Dreyer Table Mark I*

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The Mark I* Dreyer Table was a moderately improved version of the Mark I table. It added a helm-free capability and a more comprehensive means of outputting gun range. The few ships to receive it were completed too late to see wartime service.

Mark I* Dreyer Table as it may have appeared in 1918, front
It is unknown if any were actually configured with the Standard Bearing Plot depicted here.
Mark I* Dreyer Table c1918, schematic
This depicts it with a Standard Bearing Plot which may have been obsoleted.
Mark I* Dreyer Table as it might have been crewed in 1918
It is unknown if any were actually configured with the Standard Bearing Plot depicted here.


The Mark I* was very nearly identical to the Mark I table, with 2 exceptions:

  • The Mark I* added a gyro-compass input to keep own heading updated on the dumaresq as was done first on the Mark III table.
  • The Mark I*'s gun range was conveyed to a Range Master Transmitter on the T.S. bulkhead.

Its dimensions were almost the same as those of the Mark I table, except the worm shaft bringing in gyro-compass data to the dumaresq added almost 2 feet to the height:

Overall Dimensions
Width 5 feet, 8 inches
Depth 5 feet, 1.5 inches
Height of Range Rate Grid 3 feet, 4 inches
Height of top of dumaresq 5 feet, 9 inches


Whether any of these tables were placed in ships, and for how long, seems unclear, though five to seven ships appear possible. In 1918, two coastal battleships just reaching completion and five as-yet incomplete cruisers are noted as planned to receive the tables, but the three of these vessels that survived to 1930 are then noted as having other Marks.

Aside from two deployed in monitors, the Mark I* tables were primarily to be deployed to Hawkins class cruisers completed after the war.[1] As the cruisers were all completed postwar and the monitors completed in the last weeks of the war, the Mark I* table is a historical footnote in World War I naval history, and it is possible the cruisers never received the tables, as by 1930, Hawkins was noted as carrying a Mark IV* table, and

If any ships were so equipped, the lateness of their supply means it is likely that they boasted the latest refinements from first installation, such as a Standard Bearing Plot or G.D.T. for their bearing side, and a range typewriter for plotting ranges[Inference].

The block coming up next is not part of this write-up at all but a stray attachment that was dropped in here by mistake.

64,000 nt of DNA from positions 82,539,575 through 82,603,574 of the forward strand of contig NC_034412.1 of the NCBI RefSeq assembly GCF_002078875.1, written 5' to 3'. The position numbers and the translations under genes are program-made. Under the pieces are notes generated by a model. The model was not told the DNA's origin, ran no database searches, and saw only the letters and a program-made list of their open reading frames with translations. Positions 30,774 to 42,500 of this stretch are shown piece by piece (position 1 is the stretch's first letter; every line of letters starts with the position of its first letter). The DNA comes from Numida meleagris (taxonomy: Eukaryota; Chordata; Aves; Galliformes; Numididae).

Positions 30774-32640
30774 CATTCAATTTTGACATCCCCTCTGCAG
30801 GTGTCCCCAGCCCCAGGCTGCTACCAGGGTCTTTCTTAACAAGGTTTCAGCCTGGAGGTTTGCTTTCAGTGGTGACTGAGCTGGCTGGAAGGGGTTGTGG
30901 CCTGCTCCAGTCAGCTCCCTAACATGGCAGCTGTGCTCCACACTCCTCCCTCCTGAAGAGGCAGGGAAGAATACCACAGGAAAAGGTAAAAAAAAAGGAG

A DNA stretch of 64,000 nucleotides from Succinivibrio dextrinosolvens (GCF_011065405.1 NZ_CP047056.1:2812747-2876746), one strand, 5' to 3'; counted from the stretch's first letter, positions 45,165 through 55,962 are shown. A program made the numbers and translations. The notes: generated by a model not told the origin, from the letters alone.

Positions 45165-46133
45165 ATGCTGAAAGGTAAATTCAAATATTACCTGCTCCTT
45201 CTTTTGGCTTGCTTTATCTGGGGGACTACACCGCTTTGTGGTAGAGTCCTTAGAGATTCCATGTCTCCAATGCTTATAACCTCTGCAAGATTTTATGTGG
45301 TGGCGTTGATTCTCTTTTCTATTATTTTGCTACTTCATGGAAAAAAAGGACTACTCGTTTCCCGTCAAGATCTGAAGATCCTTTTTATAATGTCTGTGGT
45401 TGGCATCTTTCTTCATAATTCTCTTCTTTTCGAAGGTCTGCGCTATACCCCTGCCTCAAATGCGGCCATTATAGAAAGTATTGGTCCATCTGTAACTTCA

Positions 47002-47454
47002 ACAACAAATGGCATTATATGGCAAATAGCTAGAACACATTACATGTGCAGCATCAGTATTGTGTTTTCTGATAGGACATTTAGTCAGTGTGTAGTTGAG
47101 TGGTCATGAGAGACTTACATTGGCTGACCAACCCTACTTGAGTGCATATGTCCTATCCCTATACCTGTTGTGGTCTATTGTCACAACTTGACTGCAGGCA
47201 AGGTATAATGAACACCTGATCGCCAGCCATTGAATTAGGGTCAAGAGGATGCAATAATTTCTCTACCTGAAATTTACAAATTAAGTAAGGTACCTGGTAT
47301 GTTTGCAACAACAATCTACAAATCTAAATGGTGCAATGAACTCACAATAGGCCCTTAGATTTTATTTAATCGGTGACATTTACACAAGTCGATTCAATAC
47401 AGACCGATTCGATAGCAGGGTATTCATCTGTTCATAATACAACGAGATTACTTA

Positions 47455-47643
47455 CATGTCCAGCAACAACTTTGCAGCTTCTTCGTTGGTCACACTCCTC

Ship using Mark I* table Date equipped
Glatton Perhaps upon completion,[Inference] out of service prior to 1930 source documents
Gorgon Perhaps upon completion,[Inference] lost very soon thereafter
Effingham Perhaps on completion,[Inference] by 1930 had Dreyer Table Mark III*[2]
Frobisher Perhaps on completion,[Inference] by 1930 had Dreyer Table Mark III*[2]
Hawkins Perhaps on completion,[Inference] by 1930 had a Dreyer Table Mark IV*[3]
Raleigh Perhaps on completion,[Inference] lost before 1930 source documents
Cavendish As this ship was completed as an aircraft carrier, doubt about her Dreyer equipment is greater still.

See Also


  1. Handbook of Captain F.C. Dreyer's Fire Control Tables, 1918. p. 3.
  2. 2.0 2.1 Admiralty. Pamphlet on the Mark III* Dreyer Table, 1930, p. 1.
  3. Admiralty Pamphlet on the Mark IV* Dreyer Table, 1930, p. 6.


  • Admiralty, Gunnery Branch (1918). Handbook of Captain F. C. Dreyer's Fire Control Tables, 1918. C.B. 1456. Copy No. 10 at Admiralty Library, Portsmouth, United Kingdom.
  • Brooks, John (2005). Dreadnought Gunnery and the Battle of Jutland: The Question of Fire Control. Oxon: Routledge. ISBN 0714657026. (on Amazon.com and Amazon.co.uk).
  • Brooks, John (2001). Fire Control for British Dreadnoughts: Choices of Technology and Supply. Unpublished PhD Thesis. London: Department of War Studies. King's College, London.